- Los Angeles Imaginary
- Ode to akLaff
- Jeux d'Anches
- Les Treize Soleils
- Speed-Freeze (part 1)
- Speed-Freeze (part 2)
- Le Seuil (part 1)
- Le Seuil (part 2)
Ex Machina, the new collaboration between visionary saxophonist / composer Steve Lehman and the GRAMMY-nominated Orchestre National de Jazz (ONJ), is a dazzling work that sets a new standard of innovation for large jazz ensembles. With compositions by both Lehman and ONJ’s artistic director, Frédéric Maurin, Ex Machina makes frequent use of otherworldly spectral harmonies that are reinforced and transformed, in real-time by live, interactive electronics developed at IRCAM (Institut de Recherche et Coordination Acoustique Musique, founded in 1977 by Pierre Boulez). Soloists in the ensemble interact with highly-nuanced harmonies, propulsive rhythms, and computer-driven sound transformations to thrilling effect. This ambitious project is indisputably a major conceptual step forward for jazz big band.
In many ways, Ex Machina represents an extension of Lehman’s work with his critically-acclaimed octet, whose groundbreaking recordings were the first to effectively utilize spectral harmony’s complex sonorities in a jazz context. The octet’s influential Mise en Abîme (Pi 2014) and Travail, Transformation and Flow (Pi 2009) was voted the #1 album of the year in the NPR Jazz Critics Poll and named the #1 jazz album of the year in The New York Times, respectively. Indeed, Maurin, who shares an affinity for spectral music, first met Lehman after a performance with his octet in Paris in 2016. After he was named the new director of ONJ he promptly commissioned Lehman to collaborate on a book of music rooted in these shared interests.
The new work also integrates interactive software developed by Jérôme Nika at IRCAM in which abstract electronic sounds react to solo improvisers in real-time while also proposing complex sonorities that augment the music’s existing harmonic structure. At many points throughout the piece, the computer becomes, in effect, a generator of virtual orchestrations and an improvising partner for the musicians. Indeed, the album’s name evokes spectral composer Grisey’s iconic “Tempus Ex Machina” as well as Lehman and Maurin’s inspired fusion of electronic sounds with traditional acoustic instrumentation.
While computer-driven improvisations pervade Ex Machina, it’s still the crack soloists of the ONJ along with Lehman and his long-time collaborators and octet members Jonathan Finlayson (trumpet) and Chris Dingman (vibraphone) who carry the day. “Los Angeles Imaginary” is built around torrid solo exchanges between Lehman, Finlayson, and ONJ tenor saxophonist, Julien Soro, while “Chimera” features a tour-de-force performance from Dingman, who opens the piece in shadowy dialogue with a computer-driven percussion soloist. On “Les Treize Soleils” ONJ flautist, Fanny Ménégoz, interacts with an ethereal, AI-generated sonic landscape, and pushes it to feverish heights, before eventually giving way to a fast, trancelike rhythm in 13/16. Still, in other works, Lehman and Maurin’s affinity for highly-nuanced orchestration, creates a unique environment for improvisation and group interaction. Maurin’s “Le Seuil (part 2)” opens with a series of massive tutti chords that somehow manages to be equal parts Gil Evans and Blade Runner 2049. Lehman’s “Jeux d’Anches” lives up to its namesake by combining the timbres of the ONJ woodwind section to create the sound of an imaginary reed organ.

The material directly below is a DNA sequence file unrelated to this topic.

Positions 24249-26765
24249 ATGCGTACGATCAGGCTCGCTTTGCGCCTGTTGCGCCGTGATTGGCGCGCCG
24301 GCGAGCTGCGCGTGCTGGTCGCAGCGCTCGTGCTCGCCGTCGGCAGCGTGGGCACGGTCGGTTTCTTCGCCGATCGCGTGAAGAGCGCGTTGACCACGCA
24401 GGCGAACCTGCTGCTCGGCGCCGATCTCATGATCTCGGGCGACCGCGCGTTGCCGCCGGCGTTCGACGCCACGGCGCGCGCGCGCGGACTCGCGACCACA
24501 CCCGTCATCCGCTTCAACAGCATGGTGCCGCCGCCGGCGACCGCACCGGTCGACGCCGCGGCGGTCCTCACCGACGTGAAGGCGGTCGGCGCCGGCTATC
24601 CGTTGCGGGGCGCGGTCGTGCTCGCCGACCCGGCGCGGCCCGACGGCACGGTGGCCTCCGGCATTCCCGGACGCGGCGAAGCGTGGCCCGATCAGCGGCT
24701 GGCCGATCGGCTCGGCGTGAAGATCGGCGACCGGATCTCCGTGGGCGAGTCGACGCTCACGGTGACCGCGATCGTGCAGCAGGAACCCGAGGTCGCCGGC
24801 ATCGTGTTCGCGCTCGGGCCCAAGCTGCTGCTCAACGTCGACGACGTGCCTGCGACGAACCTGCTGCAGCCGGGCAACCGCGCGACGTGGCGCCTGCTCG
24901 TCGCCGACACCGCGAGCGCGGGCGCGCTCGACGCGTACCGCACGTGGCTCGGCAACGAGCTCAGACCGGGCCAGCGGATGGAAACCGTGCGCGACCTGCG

Every track contains remarkable moments like these. Ex Machina is a meticulously crafted work that explores the intersection between cutting-edge composition and arrangement, interactive electronics, and jazz improvisation. The album represents an electrifying new concept for a jazz big band, and continues to position Lehman as a trailblazing artist at the cutting-edge of jazz.
Described as “one of the transforming figures of early 21st century jazz,” by The Guardian and as a “state-of-the-art musical thinker” by The New York Times, Steve Lehman is a composer, alto saxophonist, educator, and scholar who works across a broad spectrum of experimental musical idioms. In addition to leading his own acclaimed ensembles, he has performed and recorded with Anthony Braxton, Vijay Iyer, George Lewis, Bennie Maupin, Jason Moran, Georgia-Anne Muldrow, Meshell Ndegeocello, and High Priest of Antipop Consortium, among many others. Pitchfork pronounced that his latest project with his band Selebeyone, a synthesis of hip hop, jazz and electronic music is “legitimately new…a revelation.”
The Orchestre National de Jazz was created by France’s Ministry of Culture in 1986. It has played a large part in the institutional and cultural legitimization of jazz in France, notably in commissioning and offering a vast panorama of newly created works with artists like John Hollenbeck, Tim Berne, and many others. www.onj.org/en
Artistic director of the ONJ since January 2019, guitarist and composer Frédéric Maurin is widely celebrated throughout Europe for his innovative work with large jazz ensembles, including his long-standing big band Ping Machine, founded in 2005.